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What is E10 fuel and is it safe

  • Teaser: Riding motorbikes is a great thing to do. But you have to look after them and know what kind of fuel to use

An interesting article on, a motorcyle site discussed the new fuel being seen in the UK now and already seen in other countries, which has a 10% volume of ethanol in it, an increase from the previous E5 which has 5% in it. So the basic fuel in the UK will have 10% and the super fuel will have 5%. As the article discusses, concern has only been given to cars and their ability to run on 10% ethanol fuel and not motorbikes so the article clarifies this and gets various motorcycle companies to discuss the implications of using this fuel on their bikes. Basically most modern motorcycles should be fine but older bikes need to be concerned and this should be checked with manufacturers what grade of fuel to use.

What is also interesting in the article though is the light it shines on the UK and other countries climate strategy and the agenda to phase out petrol and diesel cars in favour of electric cars and some of the dubious science to back that up, as part of the agenda to move toward net-zero emissions by 2050. This may lead to the further destruction of the economy as we know it and a state of permanment lockdown for those who can't afford their own form of carbon offsetting as everyone's carbon footprint will be monitored and monetized. 

In the article, it quotes the UK Transport Secretary:

"Announcing a new consultation on plans to replace the current normal ‘premium unleaded’ with a higher-ethanol E10 formulation, Transport Secretary Grant Shapps said: “The next 15 years will be absolutely crucial for slashing emissions from our roads, as we all start to feel the benefits of the transition to a zero-emission future.

“But before electric cars become the norm, we want to take advantage of reduced CO2 emissions today. This small switch to petrol containing bioethanol at 10% will help drivers across country reduce the environmental impact of every journey. Overall this could equate to about 350,000 cars being taken off our roads entirely.”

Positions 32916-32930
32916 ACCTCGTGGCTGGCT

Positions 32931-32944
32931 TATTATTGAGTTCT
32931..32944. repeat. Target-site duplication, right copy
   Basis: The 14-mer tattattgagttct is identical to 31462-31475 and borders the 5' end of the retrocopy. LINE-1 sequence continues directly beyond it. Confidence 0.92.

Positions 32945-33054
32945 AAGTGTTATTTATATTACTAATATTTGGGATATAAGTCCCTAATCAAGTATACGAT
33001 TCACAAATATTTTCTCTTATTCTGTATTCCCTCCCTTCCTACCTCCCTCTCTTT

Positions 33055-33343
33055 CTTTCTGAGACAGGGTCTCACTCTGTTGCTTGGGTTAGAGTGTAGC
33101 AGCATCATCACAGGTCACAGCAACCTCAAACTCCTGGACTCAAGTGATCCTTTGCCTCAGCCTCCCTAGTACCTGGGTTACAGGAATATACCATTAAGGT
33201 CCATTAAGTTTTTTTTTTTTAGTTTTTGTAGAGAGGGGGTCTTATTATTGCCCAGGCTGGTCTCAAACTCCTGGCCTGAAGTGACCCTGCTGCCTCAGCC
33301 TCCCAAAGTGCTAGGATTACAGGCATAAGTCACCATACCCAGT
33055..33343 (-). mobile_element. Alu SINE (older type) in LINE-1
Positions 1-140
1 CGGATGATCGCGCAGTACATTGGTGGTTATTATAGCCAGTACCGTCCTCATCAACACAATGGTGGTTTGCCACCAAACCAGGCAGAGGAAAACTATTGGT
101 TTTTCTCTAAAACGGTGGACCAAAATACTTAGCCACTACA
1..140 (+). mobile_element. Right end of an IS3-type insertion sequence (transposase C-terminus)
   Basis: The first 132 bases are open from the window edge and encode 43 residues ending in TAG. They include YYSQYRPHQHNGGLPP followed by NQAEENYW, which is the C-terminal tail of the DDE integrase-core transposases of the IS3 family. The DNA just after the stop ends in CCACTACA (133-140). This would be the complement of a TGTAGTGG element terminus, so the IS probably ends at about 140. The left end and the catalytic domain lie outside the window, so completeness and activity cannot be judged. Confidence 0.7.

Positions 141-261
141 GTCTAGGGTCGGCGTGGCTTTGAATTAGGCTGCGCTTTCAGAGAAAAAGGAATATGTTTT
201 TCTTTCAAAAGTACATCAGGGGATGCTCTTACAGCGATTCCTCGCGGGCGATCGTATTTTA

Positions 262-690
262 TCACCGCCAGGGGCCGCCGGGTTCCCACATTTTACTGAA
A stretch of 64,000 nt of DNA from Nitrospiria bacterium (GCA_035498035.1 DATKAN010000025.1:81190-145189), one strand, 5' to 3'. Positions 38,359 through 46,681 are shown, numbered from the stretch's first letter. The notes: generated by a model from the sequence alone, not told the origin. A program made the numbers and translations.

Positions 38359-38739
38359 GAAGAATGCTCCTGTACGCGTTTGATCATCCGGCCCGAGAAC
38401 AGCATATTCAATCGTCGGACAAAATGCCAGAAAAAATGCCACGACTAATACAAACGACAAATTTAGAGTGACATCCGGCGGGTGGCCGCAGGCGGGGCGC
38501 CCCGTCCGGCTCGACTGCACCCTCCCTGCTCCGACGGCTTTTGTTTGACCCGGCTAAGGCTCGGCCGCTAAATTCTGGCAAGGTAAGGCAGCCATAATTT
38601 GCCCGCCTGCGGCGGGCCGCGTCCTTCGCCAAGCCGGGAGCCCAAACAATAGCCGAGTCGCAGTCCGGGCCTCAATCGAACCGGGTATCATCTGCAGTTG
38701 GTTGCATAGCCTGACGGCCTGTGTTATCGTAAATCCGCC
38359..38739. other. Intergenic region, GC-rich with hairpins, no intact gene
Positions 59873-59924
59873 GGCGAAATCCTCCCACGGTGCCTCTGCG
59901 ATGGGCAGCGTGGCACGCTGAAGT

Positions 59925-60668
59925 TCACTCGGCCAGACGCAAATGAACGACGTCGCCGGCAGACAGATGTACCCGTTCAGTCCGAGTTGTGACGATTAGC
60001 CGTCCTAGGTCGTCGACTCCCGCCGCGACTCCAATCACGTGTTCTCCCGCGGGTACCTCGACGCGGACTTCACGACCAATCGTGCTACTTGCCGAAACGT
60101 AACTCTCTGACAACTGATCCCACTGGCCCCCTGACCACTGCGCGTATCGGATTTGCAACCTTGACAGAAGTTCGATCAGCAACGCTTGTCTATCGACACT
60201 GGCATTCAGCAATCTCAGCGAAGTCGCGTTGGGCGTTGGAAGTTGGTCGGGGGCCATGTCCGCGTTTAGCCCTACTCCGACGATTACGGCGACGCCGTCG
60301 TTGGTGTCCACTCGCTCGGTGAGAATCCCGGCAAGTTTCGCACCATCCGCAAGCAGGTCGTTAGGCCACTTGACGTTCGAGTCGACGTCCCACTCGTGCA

Now why and how can electric cars become the norm, when there isn't enough supply of Lithium and other minerals for everyone to have an electric car. And imagine all the disposal issues of old batteries and even now when plugging into the grid, how clean is the energy that produces the power. There are so many questions here, yet in the hysteria of "anthropogenic global warming" we are being sold a lie about the value of electric vehicles, not to mention rather crappy petrol.

To extract a few more interesting points in the article that challenges the government's own figures of the impact of this new fuel, the article states:

"The same document gives the impression that E10 is vastly better than normal petrol, saying: “Using bioethanol in place of fossil fuels can reduce CO2 emissions by around 65% for an equivalent volume of fossil fuel.”

Impressive though they sound, the numbers don’t actually give any perspective. So let’s try to add some here:

  • CO2 emissions from UK transport in 2018 totalled 121.4 megatonnes in 2018. That’s 121,400,000 tonnes. As such, if E10 could cut emissions by the maximum 700,000 tonne figure that the Government quotes, it will equate to a reduction in transport-based CO2 emissions of less than 0.6%. And of course, transport only accounts for a fraction of CO2 output. Government estimates put the UK’s total at 364.1 million tonnes in 2018, which means a 700,000 tonne reduction represents a reduction of less than 0.2%.
  • Taking other greenhouse gas emissions into account, the UK’s total output was equivalent to 448.5 million tonnes of C02 in 2018. That means that even with the best possible reduction associated with E10, it could only lead to a reduction of around 0.15%
  • Looking at the statement: “Using bioethanol in place of fossil fuels can reduce CO2 emissions by around 65% for an equivalent volume of fossil fuel,” the key part is the second half of the sentence: equivalent volume. Since E10 only increases the maximum ethanol volume by 5% over existing E5 fuel, its best possible reduction compared to the status quo is 65% of 5%, which is 3.25%.

While it’s true that every little helps, it’s worth noting that those numbers don’t take into account any CO2 emissions that might be associated with the growing, harvesting and production of ethanol, either.

On top of that, there’s the issue of fuel consumption. E10 fuel contains less energy than the same volume of E5 or pure petrol, and as a result engine’s burn more of it to achieve the same performance. Lab tests have shown that E10 increases fuel consumption by an average of 3% compared to current E5 fuels, and a test by What Car magazine in 2014 discovered fuel consumption rose by as much as 10% on some vehicles."

So that means fuel consumption INCREASES which may mean more tax for the government but questions the whole climate narrative in relation to the new fuel being rolled out. Recently in the UK, there was an apparent fuel shortage due to supply chain issues. Some speculation was made that this was being done to get rid of the old supplies of fuel so that the new fuel could be rolled in. Who knows!

So, if you own a motorbike, check out the article and see what kind of fuel you should be using in it, especially if you are riding vintage and other older bikes.